A question of ethics: right or wrong?
A question of ethics: right or wrong?

This free course is available to start right now. Review the full course description and key learning outcomes and create an account and enrol if you want a free statement of participation.

Free course

A question of ethics: right or wrong?

3.1 A case study approach

This next activity takes a closer look at the coach-athlete relationship and asks you to consider the balance of power within a case study.

Activity 4 Amy’s story

Allow about 30 minutes

Now read the case study in Box 2 and then answer the following questions:

  1. How has Amy’s view of the relationship she should have with her coach changed over the years?
  2. What observations did Amy make regarding her success and the power within the coach-athlete relationship?

Box 2 Amy’s story

When I was a junior and first started competing in athletics I would never question anything the coach said. I always did exactly what she asked me to do in training and during competition, even if sometimes I didn’t always agree. It wasn’t really because I didn’t have the confidence to, I just thought that she must be right and as my performance was good it seemed the best thing not to rock the boat. I suppose at the back of my mind I did worry that if I questioned things then the coach may influence the team manager and I wouldn’t get selected for the squad. My coach at the time kept training me harder and harder and if I ever said I was in pain she just ignored it and told me it was hard work getting to the top. Looking back now, many of the exercises used in training were contraindicated and I was probably overtraining as well. When I moved away to university I joined a new athletics club and again the coach simply told me what to do and I did it. However throughout my time at university doing my sports science degree I began to apply this to my own training and this lead me to want to know why I was being asked to do things. This caused lots of problems as the coach felt I was being deliberately awkward and so our relationship wasn’t that great. This affected my enjoyment of athletics and I decided to put my efforts into a different sport. After a couple of years I really missed athletics and decided to return to competing again. However, I decided to look at a few clubs and speak to the coaches as I started to realise that I needed a coach I could disagree with or discuss training with rather than simply being told what to do. I wanted some input in my training and performance and this is what I found in James, my current coach. He explains things to me and justifies why he wants to change something and we discuss it together. Sometimes we disagree but we have a good enough relationship to be able to work it out. It’s funny because as my performance is getting better I am now being approached by coaches who want me to swap coaches and work with them! I guess that’s what happens! The higher up you get the more say you have. James and I always joke about me sacking him if I don’t make the British Team next season.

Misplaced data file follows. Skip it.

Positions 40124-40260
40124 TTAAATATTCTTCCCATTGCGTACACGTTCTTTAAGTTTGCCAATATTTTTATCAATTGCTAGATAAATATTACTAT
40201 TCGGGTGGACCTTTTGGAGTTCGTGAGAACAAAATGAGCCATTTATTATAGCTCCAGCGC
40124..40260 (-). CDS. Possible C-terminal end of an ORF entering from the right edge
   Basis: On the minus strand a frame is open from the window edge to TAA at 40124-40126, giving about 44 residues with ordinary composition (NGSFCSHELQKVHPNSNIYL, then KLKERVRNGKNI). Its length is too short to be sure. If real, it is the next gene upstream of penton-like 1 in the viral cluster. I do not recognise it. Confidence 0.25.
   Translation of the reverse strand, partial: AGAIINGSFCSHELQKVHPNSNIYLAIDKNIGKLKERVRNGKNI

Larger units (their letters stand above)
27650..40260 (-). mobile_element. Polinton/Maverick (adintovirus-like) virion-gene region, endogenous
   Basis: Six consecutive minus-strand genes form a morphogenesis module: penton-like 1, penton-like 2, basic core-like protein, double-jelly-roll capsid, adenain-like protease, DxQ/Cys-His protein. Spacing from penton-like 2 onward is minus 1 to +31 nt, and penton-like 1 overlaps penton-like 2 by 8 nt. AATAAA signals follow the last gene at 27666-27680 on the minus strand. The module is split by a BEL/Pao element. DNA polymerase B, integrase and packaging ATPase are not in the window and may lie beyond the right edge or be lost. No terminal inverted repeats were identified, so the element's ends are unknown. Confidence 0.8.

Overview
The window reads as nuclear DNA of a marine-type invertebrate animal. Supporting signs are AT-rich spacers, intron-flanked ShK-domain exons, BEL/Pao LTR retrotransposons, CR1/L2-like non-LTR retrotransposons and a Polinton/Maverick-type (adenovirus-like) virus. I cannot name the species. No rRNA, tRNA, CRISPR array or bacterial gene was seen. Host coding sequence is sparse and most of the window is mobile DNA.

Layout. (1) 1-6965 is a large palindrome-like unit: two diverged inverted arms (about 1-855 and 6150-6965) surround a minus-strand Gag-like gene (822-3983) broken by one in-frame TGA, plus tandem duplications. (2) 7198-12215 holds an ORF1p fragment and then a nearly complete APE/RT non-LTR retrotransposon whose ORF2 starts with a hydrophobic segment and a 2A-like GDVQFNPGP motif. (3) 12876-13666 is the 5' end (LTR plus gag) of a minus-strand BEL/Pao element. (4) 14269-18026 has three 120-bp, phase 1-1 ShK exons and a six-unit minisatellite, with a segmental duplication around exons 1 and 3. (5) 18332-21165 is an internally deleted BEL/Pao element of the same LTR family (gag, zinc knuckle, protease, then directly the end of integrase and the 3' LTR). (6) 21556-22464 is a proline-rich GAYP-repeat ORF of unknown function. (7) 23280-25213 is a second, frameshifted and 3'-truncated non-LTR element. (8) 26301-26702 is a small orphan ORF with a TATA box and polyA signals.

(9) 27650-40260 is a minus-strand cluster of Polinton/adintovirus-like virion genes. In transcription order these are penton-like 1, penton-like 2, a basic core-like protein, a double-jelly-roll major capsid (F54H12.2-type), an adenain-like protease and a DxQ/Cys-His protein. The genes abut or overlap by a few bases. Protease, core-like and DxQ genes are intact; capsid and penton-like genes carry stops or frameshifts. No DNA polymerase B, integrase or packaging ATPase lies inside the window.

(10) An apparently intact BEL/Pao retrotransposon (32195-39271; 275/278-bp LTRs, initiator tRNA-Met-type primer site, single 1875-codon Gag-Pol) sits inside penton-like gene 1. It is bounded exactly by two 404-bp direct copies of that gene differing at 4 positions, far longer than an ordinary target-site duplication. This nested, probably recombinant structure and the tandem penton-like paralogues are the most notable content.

1. When Amy was younger she simply accepted what her coach said and followed orders. Amy also voiced concerns about not being selected, and this would suggest that the coach held the power in this relationship. There are many reasons for this and being young and inexperienced may account for Amy feeling a lack of power within the relationship. At university, Amy’s knowledge of the subject began to develop, although asking for explanations from her coach at the time led to an ineffective relationship. This may be because the coach didn’t like their power being challenged or questioned. Amy interviewed coaches to find one that she felt would work best and it seems that Amy and James have a good power balance within the relationship. It is also important to note that some people are more comfortable with the coach holding all the power rather than sharing power and some may feel that if the coach has no power they have no faith in the coach’s abilities.
  2. Amy made an interesting observation that as she became more successful rather than her looking for a coach, coaches approached her and wanted to work with her. This would suggest that as athletes become more successful the athlete develops the power within the relationship. Think about Andy Murray sacking his coach Miles Maclagan in 2010 or Lee Westwood opting not to work with Pete Cowan in 2012. It would be interesting to investigate further when and how the balance of power changes.

Take your learning further

Making the decision to study can be a big step, which is why you'll want a trusted University. The Open University has over 40 years’ experience delivering flexible learning and 170,000 students are studying with us right now. Take a look at all Open University courses.

If you are new to university level study, find out more about the types of qualifications we offer, including our entry level Access courses and Certificates.

Not ready for University study then browse over 900 free courses on OpenLearn and sign up to our newsletter to hear about new free courses as they are released.

Every year, thousands of students decide to study with The Open University. With over 120 qualifications, we’ve got the right course for you.

Request an Open University prospectus